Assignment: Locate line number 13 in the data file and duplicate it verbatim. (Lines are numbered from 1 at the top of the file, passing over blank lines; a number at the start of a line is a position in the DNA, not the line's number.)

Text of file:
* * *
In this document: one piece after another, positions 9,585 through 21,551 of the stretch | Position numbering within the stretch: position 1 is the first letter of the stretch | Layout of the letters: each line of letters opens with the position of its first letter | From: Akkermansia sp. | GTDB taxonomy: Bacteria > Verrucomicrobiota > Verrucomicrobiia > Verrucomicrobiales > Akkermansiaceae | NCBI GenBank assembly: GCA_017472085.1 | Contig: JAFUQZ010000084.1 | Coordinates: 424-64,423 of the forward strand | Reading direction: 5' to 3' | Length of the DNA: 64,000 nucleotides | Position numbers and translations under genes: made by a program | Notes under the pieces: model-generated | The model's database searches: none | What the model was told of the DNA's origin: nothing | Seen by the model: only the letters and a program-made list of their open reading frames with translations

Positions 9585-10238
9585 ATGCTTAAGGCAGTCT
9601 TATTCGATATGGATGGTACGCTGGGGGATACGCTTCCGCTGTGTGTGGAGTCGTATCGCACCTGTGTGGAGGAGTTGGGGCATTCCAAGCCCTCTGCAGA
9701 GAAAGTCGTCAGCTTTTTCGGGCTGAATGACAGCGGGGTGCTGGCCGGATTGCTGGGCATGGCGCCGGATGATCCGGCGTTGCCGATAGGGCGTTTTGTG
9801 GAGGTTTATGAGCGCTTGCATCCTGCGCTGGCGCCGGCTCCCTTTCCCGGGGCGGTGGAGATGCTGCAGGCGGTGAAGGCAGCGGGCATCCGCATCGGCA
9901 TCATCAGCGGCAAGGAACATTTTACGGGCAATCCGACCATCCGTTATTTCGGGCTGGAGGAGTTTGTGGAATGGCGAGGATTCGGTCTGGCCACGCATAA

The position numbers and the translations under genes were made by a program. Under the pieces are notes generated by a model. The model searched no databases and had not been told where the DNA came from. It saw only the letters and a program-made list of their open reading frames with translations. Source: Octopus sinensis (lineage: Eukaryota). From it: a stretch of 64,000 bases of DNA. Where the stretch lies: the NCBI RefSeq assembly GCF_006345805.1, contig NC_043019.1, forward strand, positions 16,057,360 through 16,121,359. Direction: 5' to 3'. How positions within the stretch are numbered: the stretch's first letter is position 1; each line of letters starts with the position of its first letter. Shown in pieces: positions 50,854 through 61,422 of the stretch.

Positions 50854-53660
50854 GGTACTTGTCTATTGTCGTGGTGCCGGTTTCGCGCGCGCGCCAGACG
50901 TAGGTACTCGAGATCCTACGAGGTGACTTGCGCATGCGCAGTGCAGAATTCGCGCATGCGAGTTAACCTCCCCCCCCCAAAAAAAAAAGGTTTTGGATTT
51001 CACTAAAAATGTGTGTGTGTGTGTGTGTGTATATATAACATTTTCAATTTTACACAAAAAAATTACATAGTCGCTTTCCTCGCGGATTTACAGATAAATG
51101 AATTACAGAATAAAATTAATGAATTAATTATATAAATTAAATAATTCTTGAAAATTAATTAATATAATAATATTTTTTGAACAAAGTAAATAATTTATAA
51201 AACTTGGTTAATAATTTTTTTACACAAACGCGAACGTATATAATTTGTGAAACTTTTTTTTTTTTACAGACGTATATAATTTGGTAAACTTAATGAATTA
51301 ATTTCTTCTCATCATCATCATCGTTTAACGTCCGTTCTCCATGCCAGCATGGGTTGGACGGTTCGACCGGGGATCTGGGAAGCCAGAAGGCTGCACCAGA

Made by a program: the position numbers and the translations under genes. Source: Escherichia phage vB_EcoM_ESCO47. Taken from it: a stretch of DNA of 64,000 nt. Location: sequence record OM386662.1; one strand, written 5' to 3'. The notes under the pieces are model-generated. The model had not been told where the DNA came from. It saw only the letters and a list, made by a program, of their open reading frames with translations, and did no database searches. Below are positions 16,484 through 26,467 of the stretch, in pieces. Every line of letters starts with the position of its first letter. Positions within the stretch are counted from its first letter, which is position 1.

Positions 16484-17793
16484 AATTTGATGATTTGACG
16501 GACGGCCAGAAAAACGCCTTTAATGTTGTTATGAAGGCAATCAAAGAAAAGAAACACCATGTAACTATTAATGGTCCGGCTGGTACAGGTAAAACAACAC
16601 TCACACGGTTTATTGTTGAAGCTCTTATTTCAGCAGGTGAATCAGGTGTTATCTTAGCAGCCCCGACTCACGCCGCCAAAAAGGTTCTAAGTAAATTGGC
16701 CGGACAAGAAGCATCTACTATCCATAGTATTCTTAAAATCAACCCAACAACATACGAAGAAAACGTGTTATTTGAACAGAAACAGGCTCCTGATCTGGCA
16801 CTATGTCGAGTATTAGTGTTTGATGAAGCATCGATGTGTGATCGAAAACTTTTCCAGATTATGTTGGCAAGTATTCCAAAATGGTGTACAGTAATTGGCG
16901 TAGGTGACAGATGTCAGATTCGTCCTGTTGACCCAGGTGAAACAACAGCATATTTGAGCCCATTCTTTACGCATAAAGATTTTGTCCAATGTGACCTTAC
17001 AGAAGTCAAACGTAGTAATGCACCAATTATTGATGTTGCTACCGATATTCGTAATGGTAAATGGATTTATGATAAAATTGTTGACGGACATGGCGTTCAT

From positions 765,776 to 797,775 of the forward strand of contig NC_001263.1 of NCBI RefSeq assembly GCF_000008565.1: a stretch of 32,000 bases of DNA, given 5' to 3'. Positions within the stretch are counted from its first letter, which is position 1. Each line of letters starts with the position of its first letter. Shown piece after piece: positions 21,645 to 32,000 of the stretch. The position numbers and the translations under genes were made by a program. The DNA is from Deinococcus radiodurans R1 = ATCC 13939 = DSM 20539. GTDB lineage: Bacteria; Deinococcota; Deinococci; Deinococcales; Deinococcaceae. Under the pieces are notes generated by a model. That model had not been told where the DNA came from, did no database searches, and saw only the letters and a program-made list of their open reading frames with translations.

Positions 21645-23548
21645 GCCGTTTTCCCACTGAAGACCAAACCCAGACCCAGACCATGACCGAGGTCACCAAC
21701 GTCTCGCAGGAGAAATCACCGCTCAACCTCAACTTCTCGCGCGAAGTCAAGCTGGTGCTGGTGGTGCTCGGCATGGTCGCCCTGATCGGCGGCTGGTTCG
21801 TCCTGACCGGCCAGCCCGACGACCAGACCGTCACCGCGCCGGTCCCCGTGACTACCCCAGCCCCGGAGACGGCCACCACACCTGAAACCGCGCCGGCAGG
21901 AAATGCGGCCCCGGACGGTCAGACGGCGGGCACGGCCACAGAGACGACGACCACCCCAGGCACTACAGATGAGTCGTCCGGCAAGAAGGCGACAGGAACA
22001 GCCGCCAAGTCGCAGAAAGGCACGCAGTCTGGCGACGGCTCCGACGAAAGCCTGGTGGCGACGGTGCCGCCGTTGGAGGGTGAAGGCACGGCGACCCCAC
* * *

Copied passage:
51101 AATTACAGAATAAAATTAATGAATTAATTATATAAATTAAATAATTCTTGAAAATTAATTAATATAATAATATTTTTTGAACAAAGTAAATAATTTATAA